Skip to content

Universal Versus Tiktok: Why the Sibling Rivalry?

  • Culture

By Melina Tavakoli Moghaddam, BA Politics and International Relations

Headline: Universal Versus Tiktok: Why the Sibling Rivalry? 

Since one random September day in 2016, TikTok launched itself headfirst into the music industry. As an application designed around the 15-second ‘Get Ready With Me’ and ten-minute-long rants about the political climate of the world, it is almost always accompanied by music. The act of solely scrolling through the influential algorithm has transformed the market for artists, generating higher sales for labels from catalogue to newer music. On January 31st 2024, however, the music corporation Universal Music Group (UMG) completely flipped this dynamic on its head. UMG is the company that provides TikTok with its music content and is dependent on TikTok for exposure, so why are they currently in the middle of a catfight?

In an open letter to the public, UMG claims to be the victim of intimidation from TikTok due to the latter apparently capitalising on the unfair pay of artists and songwriters: “TikTok’s tactics are obvious: use its platform power to hurt vulnerable artists and try to intimidate us into conceding to a bad deal that undervalues music and shortchanges artists and songwriters as well as their fans. We will never do that.”

UMG presents AI as an additional justification for the end of their licensing agreement, claiming that “TikTok is allowing the platform to be flooded with AI-generated recordings.” Their main concern here is that the app is “sponsoring artist replacement,” artists whom UMG are dedicated advocates. 

The real question here is, where is the say of the artists and songwriters themselves? UMG holds approximately 38% of the music market, with labels and sub-companies underneath such as Capitol Music Group which represents popular singers such as Katy Perry and Ice Spice. Considering this, one can see that even the smallest of artists are affected by UMG’s decision to end their partnership with TikTok. Unfortunately for the smaller labels who represent said artists, they are overdubbed by a corporate elite presence and cannot gain back control.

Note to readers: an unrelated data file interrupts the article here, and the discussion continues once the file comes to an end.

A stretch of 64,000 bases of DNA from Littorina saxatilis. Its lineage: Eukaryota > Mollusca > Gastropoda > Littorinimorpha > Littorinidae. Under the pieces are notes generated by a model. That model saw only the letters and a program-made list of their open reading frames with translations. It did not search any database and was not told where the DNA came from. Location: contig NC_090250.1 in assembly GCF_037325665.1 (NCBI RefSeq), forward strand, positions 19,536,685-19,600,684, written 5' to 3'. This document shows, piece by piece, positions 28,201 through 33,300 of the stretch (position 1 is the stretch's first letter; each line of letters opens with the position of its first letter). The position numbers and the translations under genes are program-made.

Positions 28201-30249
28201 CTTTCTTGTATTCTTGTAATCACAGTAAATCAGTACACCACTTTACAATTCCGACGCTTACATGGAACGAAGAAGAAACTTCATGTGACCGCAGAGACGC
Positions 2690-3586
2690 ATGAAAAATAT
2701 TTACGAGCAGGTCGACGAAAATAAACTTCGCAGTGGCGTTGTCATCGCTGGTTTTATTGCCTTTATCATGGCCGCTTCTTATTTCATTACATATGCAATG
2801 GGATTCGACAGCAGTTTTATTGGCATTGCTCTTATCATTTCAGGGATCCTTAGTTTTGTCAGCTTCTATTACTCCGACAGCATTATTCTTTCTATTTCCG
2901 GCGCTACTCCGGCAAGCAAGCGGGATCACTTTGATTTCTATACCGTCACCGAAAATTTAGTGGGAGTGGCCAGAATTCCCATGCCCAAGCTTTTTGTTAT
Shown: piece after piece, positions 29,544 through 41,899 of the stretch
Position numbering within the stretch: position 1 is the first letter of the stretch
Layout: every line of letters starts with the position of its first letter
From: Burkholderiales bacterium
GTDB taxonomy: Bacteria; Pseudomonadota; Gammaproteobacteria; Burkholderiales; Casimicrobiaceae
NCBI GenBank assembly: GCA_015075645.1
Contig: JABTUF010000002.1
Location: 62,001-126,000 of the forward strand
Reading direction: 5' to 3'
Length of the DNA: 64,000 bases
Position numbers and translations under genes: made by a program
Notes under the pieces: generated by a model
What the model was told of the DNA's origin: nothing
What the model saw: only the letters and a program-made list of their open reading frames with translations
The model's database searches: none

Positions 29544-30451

On the platform itself, individuals have been welcoming the result of this dispute with humour. Due to all music under UMG being silenced because of ‘copyright restrictions’, editors have been venturing to the use of BBC News background music and the EastEnders theme for ‘thirst traps’ of trending male celebrities. One instance of the latter was by creator @mvlanchqly, captioning their romanticised work of Jacob Elordi with “UMG bringing out the British bangers.”

Within this corporate chaos, individuals have found comfort in uplifting new talent and embracing the new circumstances’

Despite the censoring of the majority of songs, TikTok is a sanctuary for sped-up or slowed-down tracks, which prevents the latter’s erasure on the platform. Alongside this, many trending audios stem from unreleased songs of popular artists such as Lana Del Rey. Thus, aside from harming the promotion of new music from songwriters, TikTok users have not found navigating the licensing dispute difficult. In fact, creativity on the app has flourished as underground artists have begun to remix viral videos into audios one can use. This not only helps in the promotion of less recognised work, but it also adds to the element of unity amongst TikTok. Within this corporate chaos, individuals have found comfort in uplifting new talent and embracing the current circumstances. Evidently, the app is used as a refuge and people will continue to adapt, no matter the number of surprising shifts, in order to enjoy an escape from their world of disarray. It is the gluttony present in businesses such as UMG and TikTok which drives disagreements such as these to the extreme. 

Indeed, it is cruel that UMG has concealed their desire to maximise its profit as an attempt to “increase protection” for its artists. The rise of AI is inevitable and musicians understand the difficulty of their career path due to a lack of exposure. However, by taking away the platform which allows people that very exposure, UMG is discrediting all of their overlooked creators. On a positive note, TikTok users are trying to find some light amidst the dark of the situation. 

Leave a Reply

Your email address will not be published. Required fields are marked *